Board Games History

Senet: Ancient Egypt’s “Game of Death”

I read to my daughter about Ancient Egypt. She’s in love with the time period, people, gods, and especially the process of mummification. By happenstance, in the most recent book we’re going through, her interest in Egypt intersected with my fondness for board games.


Senet is reportedly one of the oldest board games, dating to around 3,100 B.C. It was a two-player-only game played on a board of 30 squares arranged in three rows of 10 squares. The board was typically made out of wood, faience, ivory, or a combination of those materials. It had such a significance to the pharaoh Tutankhamun that he had four Senet boards buried in his tomb, the most lavish being an ebony and ivory board that had a drawer to store the counters and sat on ornate legs carved in the shape of animal feet.

While a fixed set of rules has not been found, historians says that each player had five pawns and the object of the game was for the player to move their pawns, and eventually get them off the board. By all accounts, a seemingly abstract strategy game with no theme. However, with the afterlife being a significant facet of Egyptian life, their texts over time began to describe the religious importance of the game. The New York Post reports that a Senet board found in the Rosicrucian Museum in San Jose, California continues that line of thinking.

Archaeologist Walter Crist writes an article about the new find in the The Journal of Egyptian Archaeology, saying that the game is a reflection of the ba – the person’s life force that is separated from its physical body at death – as it passes through Duat, the realm of the dead in ancient Egyptian mythology. The squares on the board are meant to represent the different stages along the journey. Crist also talks about the meaning of the word Senet and its connection to the afterlife.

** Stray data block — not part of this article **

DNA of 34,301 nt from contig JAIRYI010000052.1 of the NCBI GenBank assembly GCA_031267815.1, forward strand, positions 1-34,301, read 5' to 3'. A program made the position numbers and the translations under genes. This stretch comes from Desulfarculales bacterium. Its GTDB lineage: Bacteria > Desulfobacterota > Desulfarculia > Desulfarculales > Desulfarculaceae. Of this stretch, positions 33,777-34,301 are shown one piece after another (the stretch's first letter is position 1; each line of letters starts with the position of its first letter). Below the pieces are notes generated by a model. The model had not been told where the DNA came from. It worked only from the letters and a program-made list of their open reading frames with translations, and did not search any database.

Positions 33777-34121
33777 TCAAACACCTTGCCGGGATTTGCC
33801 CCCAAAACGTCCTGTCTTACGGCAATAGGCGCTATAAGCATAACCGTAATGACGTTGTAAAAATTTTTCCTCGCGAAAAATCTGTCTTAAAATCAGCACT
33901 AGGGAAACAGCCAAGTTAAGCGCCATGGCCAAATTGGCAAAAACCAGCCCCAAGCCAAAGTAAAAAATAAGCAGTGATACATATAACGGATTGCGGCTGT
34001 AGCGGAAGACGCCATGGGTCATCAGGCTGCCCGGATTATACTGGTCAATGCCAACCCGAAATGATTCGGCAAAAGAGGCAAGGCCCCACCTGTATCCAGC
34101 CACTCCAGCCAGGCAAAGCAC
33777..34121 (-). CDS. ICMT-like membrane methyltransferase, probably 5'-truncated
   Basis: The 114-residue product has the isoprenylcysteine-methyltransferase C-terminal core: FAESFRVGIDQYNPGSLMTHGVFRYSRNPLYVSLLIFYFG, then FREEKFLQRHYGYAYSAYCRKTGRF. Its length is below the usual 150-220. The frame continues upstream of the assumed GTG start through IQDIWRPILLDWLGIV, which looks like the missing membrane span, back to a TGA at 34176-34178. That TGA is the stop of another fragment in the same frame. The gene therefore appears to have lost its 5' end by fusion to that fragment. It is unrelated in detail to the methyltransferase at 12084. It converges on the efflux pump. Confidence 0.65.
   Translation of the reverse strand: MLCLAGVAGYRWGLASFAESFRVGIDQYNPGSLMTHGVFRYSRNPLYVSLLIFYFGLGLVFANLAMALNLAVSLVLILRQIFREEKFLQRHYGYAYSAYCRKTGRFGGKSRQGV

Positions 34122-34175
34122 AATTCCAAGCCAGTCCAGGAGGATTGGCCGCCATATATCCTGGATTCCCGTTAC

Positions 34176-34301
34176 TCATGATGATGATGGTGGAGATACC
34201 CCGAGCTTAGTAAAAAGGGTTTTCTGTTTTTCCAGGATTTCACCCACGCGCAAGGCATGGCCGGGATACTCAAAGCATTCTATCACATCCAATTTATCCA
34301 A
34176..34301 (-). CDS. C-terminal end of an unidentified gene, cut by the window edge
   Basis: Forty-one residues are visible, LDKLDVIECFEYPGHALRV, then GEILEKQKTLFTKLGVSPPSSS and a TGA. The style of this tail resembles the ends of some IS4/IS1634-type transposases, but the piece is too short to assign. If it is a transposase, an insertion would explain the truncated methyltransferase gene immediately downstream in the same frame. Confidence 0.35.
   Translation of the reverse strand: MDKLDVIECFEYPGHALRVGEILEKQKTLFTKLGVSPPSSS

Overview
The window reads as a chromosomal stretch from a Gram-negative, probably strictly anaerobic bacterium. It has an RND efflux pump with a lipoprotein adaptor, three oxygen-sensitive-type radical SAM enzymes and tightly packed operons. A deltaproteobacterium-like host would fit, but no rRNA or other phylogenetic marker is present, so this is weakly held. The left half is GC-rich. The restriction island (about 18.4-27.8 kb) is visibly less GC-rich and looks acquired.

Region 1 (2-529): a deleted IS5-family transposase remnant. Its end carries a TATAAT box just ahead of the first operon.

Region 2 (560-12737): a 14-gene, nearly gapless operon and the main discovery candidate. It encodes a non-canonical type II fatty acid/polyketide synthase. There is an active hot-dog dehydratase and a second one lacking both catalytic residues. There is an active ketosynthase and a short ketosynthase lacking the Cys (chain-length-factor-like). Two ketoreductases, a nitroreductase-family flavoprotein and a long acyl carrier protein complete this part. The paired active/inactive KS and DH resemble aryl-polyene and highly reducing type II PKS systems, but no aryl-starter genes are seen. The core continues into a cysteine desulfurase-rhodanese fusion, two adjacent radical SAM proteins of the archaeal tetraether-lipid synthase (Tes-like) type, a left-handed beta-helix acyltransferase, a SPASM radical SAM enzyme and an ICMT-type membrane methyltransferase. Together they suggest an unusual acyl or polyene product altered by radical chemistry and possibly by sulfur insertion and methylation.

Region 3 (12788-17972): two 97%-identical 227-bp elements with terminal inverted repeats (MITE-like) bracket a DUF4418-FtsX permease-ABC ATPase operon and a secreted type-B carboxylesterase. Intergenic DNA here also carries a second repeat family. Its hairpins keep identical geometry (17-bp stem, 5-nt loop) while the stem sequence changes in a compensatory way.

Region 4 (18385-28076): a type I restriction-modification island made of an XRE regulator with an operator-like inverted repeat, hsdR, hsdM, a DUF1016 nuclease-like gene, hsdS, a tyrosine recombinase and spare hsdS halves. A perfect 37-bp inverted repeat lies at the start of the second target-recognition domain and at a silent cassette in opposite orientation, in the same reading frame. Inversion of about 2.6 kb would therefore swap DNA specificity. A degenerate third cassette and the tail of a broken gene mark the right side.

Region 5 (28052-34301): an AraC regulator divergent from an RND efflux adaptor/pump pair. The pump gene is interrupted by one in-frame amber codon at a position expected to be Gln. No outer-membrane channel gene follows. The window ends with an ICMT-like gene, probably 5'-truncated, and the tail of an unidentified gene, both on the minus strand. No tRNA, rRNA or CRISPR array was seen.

The word senet in Egyptian means ‘passing,’ and may refer either to the game’s religious connotation of the ba passing through the duat or to the mechanics of gameplay, where playing pieces passed each other on the board.

A fascinating breakdown of the board orientations and decoration, and an investigation of the Rosicrucian Museum’s Senet board is provided in Wrist’s article, which you can read further if you like: Passing from the Middle to the New Kingdom: A Senet Board in the Rosicrucian Museum.

History Mindlessness

MS-DOS Games Now Streaming to Your Browser

I’m sure many of you have visited the Internet Archive at one point or another, or taken advantage of the massive library of free music, books, or film. In fact, many of you are probably aware of the Archive’s Arcade Emulation section, allowing to you to play many arcade games from years of yore. But we’re not interested in yorish arcade games right now. We’re after a different species of nostalgia: MS-DOS games. If you’re an old fogey like me, you’ll likely have misspent much of your youth playing games in CGA and EGA, and longing for a VGA. Or listening to the blips on PC speaker and wishing for a SoundBlaster for christmas. Or, hell, tapping away happily on your 8086 connected to a 20MB hard drive and a 360kb floppy drive, and hearing about the wonders of the 286 and the 720kb “stiffy” drive. Ahh….memories…

Gauntlet for MS-DOSIn any event, it was with much glee that I was pointed at the’s insanely exhaustive repository of MS-DOS games, available to be streamed in your browser to you (like Gauntlet in the image above). No mucking about with DOSBox or fiddling settings; it’s all ready to play. And for someone like me, it’s pure nostalgic gloriousness. Oh, and a word to the uninitiated: most MS-DOS games are far far harder than the pansy stuff you kids play today.